Ngamring County

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Ngamring County
County
Tibetan transcription(s)
Chinese transcription(s)
 • Simplified 昂仁县
 • Pinyin Ángrén Xiàn
Xigaze Counties.png
Location of Ngamring County within Tibet
Location of Ngamring County within Tibet
Ngamring County is located in Tibet
Ngamring County
Ngamring County
Location in Tibet
Coordinates: 29°16′22″N 87°10′57″E / 29.27278°N 87.18250°E / 29.27278; 87.18250Coordinates: 29°16′22″N 87°10′57″E / 29.27278°N 87.18250°E / 29.27278; 87.18250
Country China
Province Tibet
Prefecture-level city Xigazê
Capital Kagar
Time zone China Standard (UTC+8)

Ngamring County (Chinese: 昂仁县; Pinyin: Ángrén Xiàn) is a county of Xigazê in the Tibet Autonomous Region. "Ngamring County, sometimes referred to as the gateway to Mount Kailash and Far West Tibet, is the barren area which divides the Raga Tsangpo and the Brahmaputra."[1]

The office place of the county is located in Kagar (卡嘎), population 1,700, at an elevation of 4,380 meters.[2]

Landmarks and monasteries[edit]

The Chung Riwoche Stupa is located on the north bank of the Brahmaputra. "A narrow iron bridge spans the river here, alongside an original iron-chain footbridge attributed to Tangtong Gyelpo,"[1] the founder of Tibetan opera, who was born in Ngamring County. "Legend has it that the iron chain bridge over the Xiongqoi River ... was built with funds collected by Tongdong Gyaibo through performances."[3][4]

Another point of interest is the Ralung Chutse hot spring, which has camping and a guest house.[1]

Zangzang Lhadrak Cave in Ngamring County was where Padmasambhava hid the "Northern Treasures," which consisted of "a number of texts and various sacred objects in a maroon leather casket." These texts and objects were removed in 1366 by Vidyadhara Gödem, and became known as the Dzö Nga (mdzod lnga) or Five Treasuries. The "Northern Treasures" were taught at the Dorje Drak Monastery, and include the Künzang Gongpa Zangtha teachings, a collection of Dzogchen instructions.[5]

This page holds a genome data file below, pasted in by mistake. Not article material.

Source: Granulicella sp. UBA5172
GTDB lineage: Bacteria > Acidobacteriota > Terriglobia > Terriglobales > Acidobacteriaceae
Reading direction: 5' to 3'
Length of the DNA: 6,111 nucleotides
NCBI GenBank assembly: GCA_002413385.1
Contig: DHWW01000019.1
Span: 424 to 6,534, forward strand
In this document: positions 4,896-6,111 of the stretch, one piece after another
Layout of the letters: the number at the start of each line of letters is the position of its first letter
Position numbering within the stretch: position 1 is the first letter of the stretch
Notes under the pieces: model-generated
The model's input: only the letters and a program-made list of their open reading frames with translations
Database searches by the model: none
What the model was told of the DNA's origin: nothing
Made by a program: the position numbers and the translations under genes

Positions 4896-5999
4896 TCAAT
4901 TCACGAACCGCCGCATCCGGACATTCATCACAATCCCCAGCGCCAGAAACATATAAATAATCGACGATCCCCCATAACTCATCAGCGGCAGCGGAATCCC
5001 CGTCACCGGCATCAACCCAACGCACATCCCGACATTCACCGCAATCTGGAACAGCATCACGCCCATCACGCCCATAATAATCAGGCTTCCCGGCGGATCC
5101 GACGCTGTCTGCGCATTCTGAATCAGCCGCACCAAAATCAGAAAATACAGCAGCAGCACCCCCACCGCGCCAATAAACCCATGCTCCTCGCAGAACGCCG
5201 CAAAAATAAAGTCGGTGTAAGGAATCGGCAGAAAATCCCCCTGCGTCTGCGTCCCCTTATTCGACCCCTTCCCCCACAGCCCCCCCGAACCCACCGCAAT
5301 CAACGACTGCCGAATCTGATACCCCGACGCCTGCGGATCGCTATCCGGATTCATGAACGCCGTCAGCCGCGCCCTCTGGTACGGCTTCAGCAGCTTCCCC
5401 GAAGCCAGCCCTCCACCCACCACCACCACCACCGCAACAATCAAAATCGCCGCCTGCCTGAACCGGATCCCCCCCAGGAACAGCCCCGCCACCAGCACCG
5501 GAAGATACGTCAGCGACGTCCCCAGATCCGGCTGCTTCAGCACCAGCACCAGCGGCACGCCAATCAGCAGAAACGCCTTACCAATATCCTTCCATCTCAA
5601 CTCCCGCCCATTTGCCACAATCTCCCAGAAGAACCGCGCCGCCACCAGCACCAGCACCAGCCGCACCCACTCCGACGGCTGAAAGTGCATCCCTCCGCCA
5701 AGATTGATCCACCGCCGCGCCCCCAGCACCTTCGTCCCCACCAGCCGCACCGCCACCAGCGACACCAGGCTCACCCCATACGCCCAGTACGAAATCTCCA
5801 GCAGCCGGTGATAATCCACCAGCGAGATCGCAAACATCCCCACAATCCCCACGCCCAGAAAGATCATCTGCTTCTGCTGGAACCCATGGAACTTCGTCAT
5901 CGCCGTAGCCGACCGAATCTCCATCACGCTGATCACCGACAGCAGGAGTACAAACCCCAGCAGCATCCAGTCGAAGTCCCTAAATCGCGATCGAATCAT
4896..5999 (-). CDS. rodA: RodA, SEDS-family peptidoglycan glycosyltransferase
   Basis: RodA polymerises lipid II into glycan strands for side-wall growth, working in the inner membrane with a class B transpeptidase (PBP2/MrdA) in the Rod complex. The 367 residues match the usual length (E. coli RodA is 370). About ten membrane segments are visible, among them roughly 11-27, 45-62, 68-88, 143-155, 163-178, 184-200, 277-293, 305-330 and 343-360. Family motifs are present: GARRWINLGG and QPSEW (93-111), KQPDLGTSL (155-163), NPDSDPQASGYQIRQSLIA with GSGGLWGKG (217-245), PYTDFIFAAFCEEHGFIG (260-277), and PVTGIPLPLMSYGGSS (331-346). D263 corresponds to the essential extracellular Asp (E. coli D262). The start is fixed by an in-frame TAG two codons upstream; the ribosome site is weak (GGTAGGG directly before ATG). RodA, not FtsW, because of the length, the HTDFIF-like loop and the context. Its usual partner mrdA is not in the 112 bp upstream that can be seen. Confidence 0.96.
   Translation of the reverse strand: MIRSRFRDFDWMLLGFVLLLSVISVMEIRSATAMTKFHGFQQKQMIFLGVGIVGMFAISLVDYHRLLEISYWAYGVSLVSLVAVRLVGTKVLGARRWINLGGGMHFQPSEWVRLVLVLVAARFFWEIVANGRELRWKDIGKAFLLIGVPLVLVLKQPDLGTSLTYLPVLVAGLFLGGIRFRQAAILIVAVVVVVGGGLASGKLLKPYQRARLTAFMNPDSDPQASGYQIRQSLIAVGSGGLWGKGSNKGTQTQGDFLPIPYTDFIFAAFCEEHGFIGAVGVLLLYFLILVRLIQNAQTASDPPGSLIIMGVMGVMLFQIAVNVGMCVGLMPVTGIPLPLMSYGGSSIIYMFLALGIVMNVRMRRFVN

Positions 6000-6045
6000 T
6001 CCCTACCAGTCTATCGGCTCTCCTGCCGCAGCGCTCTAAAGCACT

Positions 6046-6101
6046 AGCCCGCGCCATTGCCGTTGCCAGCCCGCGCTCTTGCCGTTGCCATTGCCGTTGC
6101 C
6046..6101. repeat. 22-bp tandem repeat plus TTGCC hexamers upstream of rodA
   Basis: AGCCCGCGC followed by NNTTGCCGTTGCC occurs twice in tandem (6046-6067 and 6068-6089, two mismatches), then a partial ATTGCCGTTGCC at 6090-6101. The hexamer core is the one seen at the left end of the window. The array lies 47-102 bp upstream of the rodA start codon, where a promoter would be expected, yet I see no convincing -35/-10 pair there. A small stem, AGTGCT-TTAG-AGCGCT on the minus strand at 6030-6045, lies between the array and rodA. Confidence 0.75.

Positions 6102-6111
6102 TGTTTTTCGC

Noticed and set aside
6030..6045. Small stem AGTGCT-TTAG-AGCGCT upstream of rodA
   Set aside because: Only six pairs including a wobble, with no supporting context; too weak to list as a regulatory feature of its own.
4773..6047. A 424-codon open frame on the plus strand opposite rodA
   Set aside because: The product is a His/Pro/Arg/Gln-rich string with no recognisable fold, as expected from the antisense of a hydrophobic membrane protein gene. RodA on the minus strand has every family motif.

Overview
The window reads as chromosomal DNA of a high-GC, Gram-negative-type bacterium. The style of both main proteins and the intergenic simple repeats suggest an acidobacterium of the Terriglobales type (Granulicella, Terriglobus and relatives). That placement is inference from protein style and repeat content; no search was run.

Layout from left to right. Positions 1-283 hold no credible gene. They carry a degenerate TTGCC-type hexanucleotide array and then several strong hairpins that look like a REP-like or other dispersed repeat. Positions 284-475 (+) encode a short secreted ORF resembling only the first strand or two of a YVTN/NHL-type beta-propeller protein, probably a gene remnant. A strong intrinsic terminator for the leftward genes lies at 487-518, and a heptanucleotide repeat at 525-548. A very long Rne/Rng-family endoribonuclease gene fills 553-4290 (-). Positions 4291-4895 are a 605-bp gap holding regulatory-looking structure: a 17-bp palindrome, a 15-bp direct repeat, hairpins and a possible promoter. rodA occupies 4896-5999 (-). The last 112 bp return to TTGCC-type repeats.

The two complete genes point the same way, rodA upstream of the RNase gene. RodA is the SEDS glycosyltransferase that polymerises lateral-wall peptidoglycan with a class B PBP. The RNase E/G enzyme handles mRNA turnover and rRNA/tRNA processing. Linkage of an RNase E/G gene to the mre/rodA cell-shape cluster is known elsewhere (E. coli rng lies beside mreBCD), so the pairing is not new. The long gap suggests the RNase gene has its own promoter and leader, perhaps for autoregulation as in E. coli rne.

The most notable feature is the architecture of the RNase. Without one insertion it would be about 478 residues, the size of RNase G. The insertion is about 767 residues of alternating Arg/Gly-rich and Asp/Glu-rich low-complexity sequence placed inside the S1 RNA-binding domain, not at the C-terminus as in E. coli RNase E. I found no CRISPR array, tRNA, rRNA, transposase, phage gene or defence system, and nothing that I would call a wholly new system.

Ngamring Monastery [6] or Ngamring Chöde (Wylie: ngam ring chos sde [7]) produced many important scholars.[8] It was founded in 1225 as a Sakya monastery when "the Ngamring ruler Drakpa Dar (Grags pa dar), also known as Yöntsun (Yon btsun), invited the Sakya master Shākya Sengé (Shākya seng ge) to Ngamring and founded the monastery there."[9]

It was later expanded by the governor Tai En Namkha Tenpa (Ta'i dben Nam mkha' brtan pa, b. 1316) with the assistance of his teacher, the Omniscient Dolpopa Sherab Gyaltsen (Dol po pa Shes rab rgyal mtshan, 1292-1361).[9]

The monastery also followed the Jonang and Bodongpa traditions. It became a Gelugpa monastery at the time of the 5th Dalai Lama. "Tangtong Gyalpo's teacher Ka Ngapa Paljor Sherab (Bka' lnga pa Dpal 'byor shes rab) was the ninth abbot."[9]

Transport[edit]

See also[edit]

  • Thang Tong Gyalpo (1385–1464 or 1361–1485), builder of iron bridges and father of Tibetan opera

References[edit]

  1. ^ a b c "Ngamring County". TibetMaster. Retrieved 2013-10-20. 
  2. ^ Map of locations in Namling County, China Tibet Information Center
  3. ^ "Xigaze". China Tibet Information Center. Retrieved 2013-10-19. 
  4. ^ Gyur-med-bde-chen, Lo-chen, Lo-chen (2007). King of the empty plain: the Tibetan iron-bridge builder Tangtong Gyalpo. Tsadra Foundation series. Ithaca, N.Y: Snow Lion Publications. ISBN 9781559392754. 
  5. ^ "History of the Künzang Gongpa Zangthal Transmissions". Mindrolling International. 2010-04-26. Retrieved 2013-10-20. 
  6. ^ pinyin: Angren si
  7. ^ pinyin: Angren Qude si Gelu pai simiao - Angren Quede si I, II
  8. ^ For information about the debate between Bodong Chögle Namgyel (Bo dong Phyogs las rnam rgyal; 1376-1451) of the Bodong school and the Sakya scholar Khedrub Je Geleg Pelsang (mkhas grub rje dge legs dpal bzang; 1358-1438), see: Monika Schrempf (editor): Soundings in Tibetan medicine (Leiden 2007) and Bstan-'dzin-rgya-mtsho (Dalai Lama XIV), Jeffrey Hopkins: Kālachakra tantra: rite of initiation : for the stage of generation (1999).
  9. ^ a b c Chakzampa Thangtong Gyalpo Chakzampa Thangtong Gyalpo: Architect, Philosopher and Iron Chain Bridge Builder. Manfred Gerner. Translated by Gregor Verhufen. (2007). Center for Bhutan Studies. ISBN 99936-14-39-4.

External links[edit]